The federal government announced stricter standards on ozone smog Thursday, raising ire among business groups and Republicans but relieving anxiety among Waco-area leaders.
The Environmental Protection Agency will require urban areas to keep their peak ozone levels under 70 parts per billion, down from 75 ppb now. The EPA said the new standard would protect people from dangerous ozone pollution, which can damage lungs and trigger asthma.
Environmental groups and the American Lung Association expressed disappointment in the new standard by the EPA, which had considered a range as low as 60 ppb.
Waco-area officials had voiced worries that a low standard would put the metropolitan area into “noncompliance” with the federal Clean Air Act and force local governments and businesses to follow a costly plan for reducing emissions. The Dallas-Fort Worth and Houston metropolitan areas have been in nonattainment for years, and the new standard could add San Antonio to that list.
But Waco’s most recent average peak ozone level, measured over three years, is 67 ppb, well under the new standard, said Chris Evilia, a Metropolitan Planning Organization director involved in regional air quality efforts.
“It’s very good news for us,” he told the MPO board at a meeting Thursday. “This gives us a little bit of breathing room.”
Because ozone attainment is measured over a three-year period and the last few years have been relatively good ones, Evilia said, the area is probably safe for several more years. Even if the ozone monitor stationed at Texas State Technical College shows high readings for the next three years, it would take another couple of years for the federal government to declare Waco a nonattainment area.
Evilia said ozone levels here and elsewhere in Texas are gradually dropping because of improvements in car and truck emissions. Ozone is formed when nitrogen oxide, created by burning fossil fuel, mixes with volatile organic compounds on hot, sunny days. Factories, power plants, cars and oilfields from hundreds of miles away can contribute to Waco’s ozone smog, depending on wind direction, Evilia said.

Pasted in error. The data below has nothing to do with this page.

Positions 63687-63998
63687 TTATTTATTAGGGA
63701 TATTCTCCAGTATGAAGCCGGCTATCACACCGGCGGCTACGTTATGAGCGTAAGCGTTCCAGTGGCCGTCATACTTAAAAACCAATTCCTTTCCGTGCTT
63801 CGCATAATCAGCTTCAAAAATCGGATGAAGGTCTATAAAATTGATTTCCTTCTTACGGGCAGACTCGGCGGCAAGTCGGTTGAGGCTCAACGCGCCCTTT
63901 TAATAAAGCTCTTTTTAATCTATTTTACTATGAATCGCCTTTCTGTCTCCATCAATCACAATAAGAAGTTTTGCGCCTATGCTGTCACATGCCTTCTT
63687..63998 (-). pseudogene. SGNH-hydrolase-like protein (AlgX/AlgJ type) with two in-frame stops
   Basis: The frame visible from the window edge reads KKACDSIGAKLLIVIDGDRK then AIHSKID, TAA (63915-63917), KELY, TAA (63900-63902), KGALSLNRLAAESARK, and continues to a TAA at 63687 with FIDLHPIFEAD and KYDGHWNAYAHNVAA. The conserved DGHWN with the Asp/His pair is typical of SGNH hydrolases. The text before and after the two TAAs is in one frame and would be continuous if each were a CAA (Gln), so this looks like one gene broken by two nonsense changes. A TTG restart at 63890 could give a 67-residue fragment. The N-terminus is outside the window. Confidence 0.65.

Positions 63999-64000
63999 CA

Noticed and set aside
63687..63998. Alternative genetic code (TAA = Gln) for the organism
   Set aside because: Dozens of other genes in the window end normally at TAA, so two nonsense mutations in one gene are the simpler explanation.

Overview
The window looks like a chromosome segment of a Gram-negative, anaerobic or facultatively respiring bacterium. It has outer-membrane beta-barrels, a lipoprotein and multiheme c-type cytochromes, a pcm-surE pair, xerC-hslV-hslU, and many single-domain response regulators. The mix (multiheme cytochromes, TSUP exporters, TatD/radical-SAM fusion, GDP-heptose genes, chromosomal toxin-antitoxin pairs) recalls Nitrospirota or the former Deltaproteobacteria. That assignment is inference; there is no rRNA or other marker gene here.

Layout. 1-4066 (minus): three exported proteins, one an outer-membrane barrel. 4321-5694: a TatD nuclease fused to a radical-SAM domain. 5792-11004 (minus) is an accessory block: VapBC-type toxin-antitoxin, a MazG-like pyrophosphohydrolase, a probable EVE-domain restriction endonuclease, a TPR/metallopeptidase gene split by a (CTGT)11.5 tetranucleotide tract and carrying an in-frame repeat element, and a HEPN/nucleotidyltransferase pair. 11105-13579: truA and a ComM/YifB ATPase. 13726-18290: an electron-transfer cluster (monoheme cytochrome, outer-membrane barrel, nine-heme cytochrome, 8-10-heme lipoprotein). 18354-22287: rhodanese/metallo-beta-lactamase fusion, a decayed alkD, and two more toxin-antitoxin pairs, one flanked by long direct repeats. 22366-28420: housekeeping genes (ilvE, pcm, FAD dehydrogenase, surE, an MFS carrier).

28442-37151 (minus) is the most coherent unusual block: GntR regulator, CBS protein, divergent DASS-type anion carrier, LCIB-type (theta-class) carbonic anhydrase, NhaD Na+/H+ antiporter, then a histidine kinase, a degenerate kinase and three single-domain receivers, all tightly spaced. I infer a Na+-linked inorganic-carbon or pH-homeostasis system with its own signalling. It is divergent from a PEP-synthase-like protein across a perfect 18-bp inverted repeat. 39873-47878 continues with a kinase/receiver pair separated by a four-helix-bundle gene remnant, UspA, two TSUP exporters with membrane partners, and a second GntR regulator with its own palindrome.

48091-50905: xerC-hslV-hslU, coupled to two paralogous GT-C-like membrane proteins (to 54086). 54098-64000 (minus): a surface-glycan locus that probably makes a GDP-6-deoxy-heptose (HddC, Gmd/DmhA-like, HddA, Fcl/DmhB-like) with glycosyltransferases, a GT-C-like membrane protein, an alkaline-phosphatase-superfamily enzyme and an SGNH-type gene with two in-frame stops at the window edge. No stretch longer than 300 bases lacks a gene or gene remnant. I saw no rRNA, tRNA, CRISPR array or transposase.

Waco’s attainment status is an important advantage in recruiting new industry, said Kris Collins, senior vice president for economic development at the Greater Waco Chamber of Commerce.
“It’s a huge part of our economic development strategy,” she said. “It really impacts the types of business we would bring to the community. Even basic manufacturing operations have to get some kind of air permitting requirements. If the standard is lowered to the point we are in nonattainment, it becomes harder for businesses to go through the permitting process.”
Evilia said the mandates for reducing ozone pollution vary from city to city, but they could include mandatory vehicle testing, reformulated gasoline, and emissions controls on factories.
In addition, transportation planners would likely have to do a complex environmental assessment on every new road project to ensure that it doesn’t contribute more ozone pollution. Evilia said that would require him to hire more staff. He said he believes pollution can be curbed without such measures.
“Right now, everything is voluntary, and that’s what serves us best,” he said.
Evilia said the closure of two outdated power plants in eastern McLennan County has helped curb local nitrogen oxide emissions. Meanwhile, the Owens-Illinois glass-making plant on Beverly Drive has added emissions controls as part of a $74 million expansion.
In a news release, U.S. Rep. Bill Flores, R-College Station, condemned the new standards, stating that they would harm economic development in McLennan, Travis and Brazos counties.
‘Moved the goal posts’
“Once again, the Obama administration has moved the goal posts and imposed new regulations without fully considering the negative impacts they will have on our economy and hardworking American families,” he said. “They continue to lowball their regulatory costs while exaggerating the potential benefits. The administration has also yet to prove that lower ozone levels will improve health.”
The administration lowered the standard under pressure from lawsuits by public health groups, which argued that the existing standards were not based on scientific evidence.
Cutting ozone emissions to 70 parts per billion would cost industry about $1.4 billion in 2025, the EPA said, far below benefits estimated at $2.9 billion to $5.9 billion annually.
Aiming to smooth the transition, the EPA plans to give states that have the most ozone until 2037 to come into compliance. But EPA Administrator Gina McCarthy said most of the U.S. won’t have to take any action, thanks to existing pollution programs and previous EPA limits on pollutants such as mercury and carbon dioxide that have the side benefit of reducing ozone.
The EPA said only 14 U.S. counties would likely fail to meet a standard of 70 parts per billion in 2025, a figure challenged by business groups and Republicans.
The Associated Press contributed to this story.